Trends in Talent Acquisition

Talent acquisition, like all other functions, continues to change and evolve as time goes on and as new challenges and technologies emerge. Though 2017 is almost halfway through, here are three trends that are projected to continue throughout the year.

 

1. “Legacy Diversity” isn’t the only focus for hiring diverse candidates.

“Legacy Diversity” focuses on demographics and culture, like race, gender, ethnicity, age, ability, and sexuality. While this definition of diversity is unarguably essential, something called cognitive diversity is just as important. This type of diversity refers to thought and experience and how these two factors impact an individual’s past and future. Experiential diversity consists of physical and social identities and how those differences impacted past experience. Thought diversity looks at an individual’s hard-wiring  and how the biological and neural makeup of the brain affects both lived experiences and future decisions. By putting a hiring emphasis on both legacy and cognitive diversity, companies can leverage a wide variety of skill sets and opinions to make informed business decisions.

2. Technology can help predict response rates.

With an influx of new technologies, it’s becoming possible for a recruiter to predict how likely a candidate will be to respond to their email or call. Software and applications can now pick up on cues that give employers/recruiters a new level of insight. For instance, some sourcing systems can assess the candidate’s current company on how well its performing, how long someone in a certain role stays there, and employment trends compared to the rest of the industry. Other types of software also alerts recruiters when people update their online profiles. All of these factors can help predict if someone is looking for their next role and can be a strong indicator if they’ll respond to a new opportunity. However, this technology isn’t something to completely rely on; it doesn’t take into account the potential candidate’s personal circumstances, their career goals, or the personality of both the candidate and the recruiter.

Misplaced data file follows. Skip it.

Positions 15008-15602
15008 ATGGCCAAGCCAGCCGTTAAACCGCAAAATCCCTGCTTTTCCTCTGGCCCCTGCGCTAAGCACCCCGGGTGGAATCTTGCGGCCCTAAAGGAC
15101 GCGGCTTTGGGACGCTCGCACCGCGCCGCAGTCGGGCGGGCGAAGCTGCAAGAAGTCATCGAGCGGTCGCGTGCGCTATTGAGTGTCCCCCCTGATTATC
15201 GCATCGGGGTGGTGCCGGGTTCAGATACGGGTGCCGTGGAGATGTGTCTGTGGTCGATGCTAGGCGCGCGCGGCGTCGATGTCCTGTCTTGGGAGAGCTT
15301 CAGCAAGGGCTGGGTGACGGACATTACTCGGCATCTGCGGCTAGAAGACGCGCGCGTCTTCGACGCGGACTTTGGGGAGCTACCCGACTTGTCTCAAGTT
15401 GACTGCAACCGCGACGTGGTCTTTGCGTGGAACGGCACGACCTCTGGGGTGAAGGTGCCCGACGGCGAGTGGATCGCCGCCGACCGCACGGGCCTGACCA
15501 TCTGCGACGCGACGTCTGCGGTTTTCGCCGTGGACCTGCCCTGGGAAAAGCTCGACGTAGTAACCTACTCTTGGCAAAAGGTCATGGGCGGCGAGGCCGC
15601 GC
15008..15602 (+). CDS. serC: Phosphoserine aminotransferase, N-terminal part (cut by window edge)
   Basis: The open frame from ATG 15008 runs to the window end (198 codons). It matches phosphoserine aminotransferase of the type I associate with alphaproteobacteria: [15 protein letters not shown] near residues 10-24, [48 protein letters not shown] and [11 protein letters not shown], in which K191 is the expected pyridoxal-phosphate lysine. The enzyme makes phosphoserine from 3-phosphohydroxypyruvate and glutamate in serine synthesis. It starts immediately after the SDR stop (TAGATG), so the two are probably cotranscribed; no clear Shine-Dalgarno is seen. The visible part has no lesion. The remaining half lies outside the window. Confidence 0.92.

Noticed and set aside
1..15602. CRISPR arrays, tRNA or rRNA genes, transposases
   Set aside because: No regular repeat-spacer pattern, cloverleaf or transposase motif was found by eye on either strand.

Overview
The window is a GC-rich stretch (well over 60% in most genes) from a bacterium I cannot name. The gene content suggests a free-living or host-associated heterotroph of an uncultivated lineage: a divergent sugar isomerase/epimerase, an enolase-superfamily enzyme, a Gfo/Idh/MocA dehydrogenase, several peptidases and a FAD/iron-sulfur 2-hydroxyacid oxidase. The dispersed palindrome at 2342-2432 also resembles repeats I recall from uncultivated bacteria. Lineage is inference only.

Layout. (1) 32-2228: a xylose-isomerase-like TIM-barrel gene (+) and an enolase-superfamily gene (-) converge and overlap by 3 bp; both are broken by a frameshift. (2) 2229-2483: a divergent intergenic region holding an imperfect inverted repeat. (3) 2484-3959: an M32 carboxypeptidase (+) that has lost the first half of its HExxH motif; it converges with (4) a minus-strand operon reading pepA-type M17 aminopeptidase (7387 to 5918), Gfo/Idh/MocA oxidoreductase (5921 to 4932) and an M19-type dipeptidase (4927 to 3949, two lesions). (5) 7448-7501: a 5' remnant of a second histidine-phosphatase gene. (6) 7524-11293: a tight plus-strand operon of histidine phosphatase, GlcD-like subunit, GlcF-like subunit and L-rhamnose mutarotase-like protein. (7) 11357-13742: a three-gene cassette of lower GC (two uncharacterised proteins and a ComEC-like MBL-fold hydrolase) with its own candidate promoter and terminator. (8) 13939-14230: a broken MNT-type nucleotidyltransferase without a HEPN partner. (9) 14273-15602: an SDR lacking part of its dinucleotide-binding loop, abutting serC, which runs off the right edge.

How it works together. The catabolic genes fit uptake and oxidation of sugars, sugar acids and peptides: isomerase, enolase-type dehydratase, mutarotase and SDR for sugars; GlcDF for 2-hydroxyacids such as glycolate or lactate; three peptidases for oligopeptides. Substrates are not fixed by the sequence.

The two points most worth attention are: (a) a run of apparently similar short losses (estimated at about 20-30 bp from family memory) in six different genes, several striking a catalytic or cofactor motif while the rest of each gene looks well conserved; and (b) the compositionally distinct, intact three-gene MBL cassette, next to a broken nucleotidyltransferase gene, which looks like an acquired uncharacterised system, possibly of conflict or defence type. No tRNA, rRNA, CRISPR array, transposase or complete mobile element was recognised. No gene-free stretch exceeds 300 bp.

3. Artificial Intelligence and Machine Learning

Artificial intelligence (AI) has gained popularity in the recruiting industry with systems like IBM’s Watson helping spur interest in mechanical intelligence. Watson in particular helps companies build a better relationship with clients because it can “understand all forms of data, interact naturally with people, and learn and reason, at scale.” Watson has already moved into the TA space with 3 new technologies; a machine learning platform that prioritizes open positions, social listening for an organization and their competitors (leveraging public forums like Glassdoor and Twitter), and finally a tool that matches candidates to jobs by scoring them on experience and skill.

Machine learning can help sort and discover talent; most recruiters use search terms to find candidates and sometimes discover that their search either yielded a small number of results or incorrect results. Often times candidates use different language or terms to describe their skills, so recruiters have to look for all sorts of variations to find a skill match. However, companies can now use tools with semantic search capabilities that translate skills for them and provide more accuracy.

 

While this is only a very small sampling of trends for 2017, they seem to be popular ones mentioned in industry news and in surveys. There are probably dozens of others circulating, so what have you seen so far in your company?

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